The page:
Monday, March 31, 2008

The blame game is on

Increasingly municipal borrowers are starting to cry 'foul' when they see the cost of their loans going up. Their anger strikes me as odd considering their quiet indulgence while they were on the receiving end of the easy money binge. They should rather shut up and accept the new realities. It would be better for the people they represent if they would focus more on solutions how to get the heck outa there.

some examples:
Massachusetts Secretary of State William Galvin said March 28 he is probing Zurich-based UBS AG, Merrill Lynch & Co. in New York, Bank of America Corp. of Charlotte, North Carolina, and other dealers over how they marketed the securities. The same day, UBS cut the value of auction debt held by its customers by about 5 percent.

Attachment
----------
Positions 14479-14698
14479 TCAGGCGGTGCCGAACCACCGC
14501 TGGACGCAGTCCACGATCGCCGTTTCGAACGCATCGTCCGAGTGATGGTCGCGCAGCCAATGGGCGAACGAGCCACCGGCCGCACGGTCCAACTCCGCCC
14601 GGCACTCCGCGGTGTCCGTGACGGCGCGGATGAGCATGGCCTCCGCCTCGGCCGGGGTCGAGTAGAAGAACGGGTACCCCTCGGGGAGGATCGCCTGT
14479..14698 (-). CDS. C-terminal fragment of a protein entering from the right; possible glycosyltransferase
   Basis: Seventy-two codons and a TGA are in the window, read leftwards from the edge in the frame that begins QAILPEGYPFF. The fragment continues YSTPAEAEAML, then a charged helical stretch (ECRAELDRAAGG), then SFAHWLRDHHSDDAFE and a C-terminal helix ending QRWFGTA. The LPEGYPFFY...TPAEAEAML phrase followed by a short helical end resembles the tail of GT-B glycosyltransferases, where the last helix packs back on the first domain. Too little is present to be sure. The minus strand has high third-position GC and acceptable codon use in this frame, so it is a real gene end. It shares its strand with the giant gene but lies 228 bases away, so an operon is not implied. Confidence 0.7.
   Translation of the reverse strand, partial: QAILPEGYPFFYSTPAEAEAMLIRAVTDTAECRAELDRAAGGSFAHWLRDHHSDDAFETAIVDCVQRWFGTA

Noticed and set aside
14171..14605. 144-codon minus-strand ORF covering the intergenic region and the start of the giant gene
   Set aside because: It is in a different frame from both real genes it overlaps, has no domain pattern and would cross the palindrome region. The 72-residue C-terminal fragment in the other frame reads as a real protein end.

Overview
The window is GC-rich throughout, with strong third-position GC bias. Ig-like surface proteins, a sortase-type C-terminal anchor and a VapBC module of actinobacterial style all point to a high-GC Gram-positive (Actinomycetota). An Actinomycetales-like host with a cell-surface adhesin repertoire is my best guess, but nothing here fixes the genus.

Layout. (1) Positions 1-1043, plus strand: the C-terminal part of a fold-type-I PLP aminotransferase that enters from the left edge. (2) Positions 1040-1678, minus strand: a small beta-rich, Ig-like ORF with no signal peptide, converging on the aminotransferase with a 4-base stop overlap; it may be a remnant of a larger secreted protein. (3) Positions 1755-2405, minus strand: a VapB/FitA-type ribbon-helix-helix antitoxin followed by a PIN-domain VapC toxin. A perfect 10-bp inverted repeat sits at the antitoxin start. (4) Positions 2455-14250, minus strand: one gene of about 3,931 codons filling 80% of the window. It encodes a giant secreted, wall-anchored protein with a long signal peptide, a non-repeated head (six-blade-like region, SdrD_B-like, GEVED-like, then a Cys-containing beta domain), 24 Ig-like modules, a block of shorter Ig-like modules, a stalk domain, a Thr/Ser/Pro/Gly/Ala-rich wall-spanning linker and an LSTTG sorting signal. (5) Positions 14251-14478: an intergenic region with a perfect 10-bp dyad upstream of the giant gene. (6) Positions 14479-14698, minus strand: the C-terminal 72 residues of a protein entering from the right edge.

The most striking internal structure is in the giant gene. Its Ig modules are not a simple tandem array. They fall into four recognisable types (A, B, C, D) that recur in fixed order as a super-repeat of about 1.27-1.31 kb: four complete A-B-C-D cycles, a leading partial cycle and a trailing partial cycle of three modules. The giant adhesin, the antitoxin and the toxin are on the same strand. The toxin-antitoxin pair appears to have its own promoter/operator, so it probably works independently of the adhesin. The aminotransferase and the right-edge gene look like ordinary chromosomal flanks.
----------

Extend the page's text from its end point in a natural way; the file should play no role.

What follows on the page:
``It's outrageous,'' said Rory Burnett, finance director of Vernon, California's smallest incorporated city. Located four miles south of downtown Los Angeles, Vernon lost $7 million since mid-February on auction-rate bonds the industrial enclave sold to cut borrowing costs for power plants and natural gas contracts.

The cost to protect the bonds of Iceland's three biggest lenders from default rose after central bank Governor David Oddsson said ``unscrupulous dealers'' are trying to break the country's financial system. Oddsson called for an international investigation into attempts to drive Iceland's economy ``to its knees,'' in a speech on March 28.

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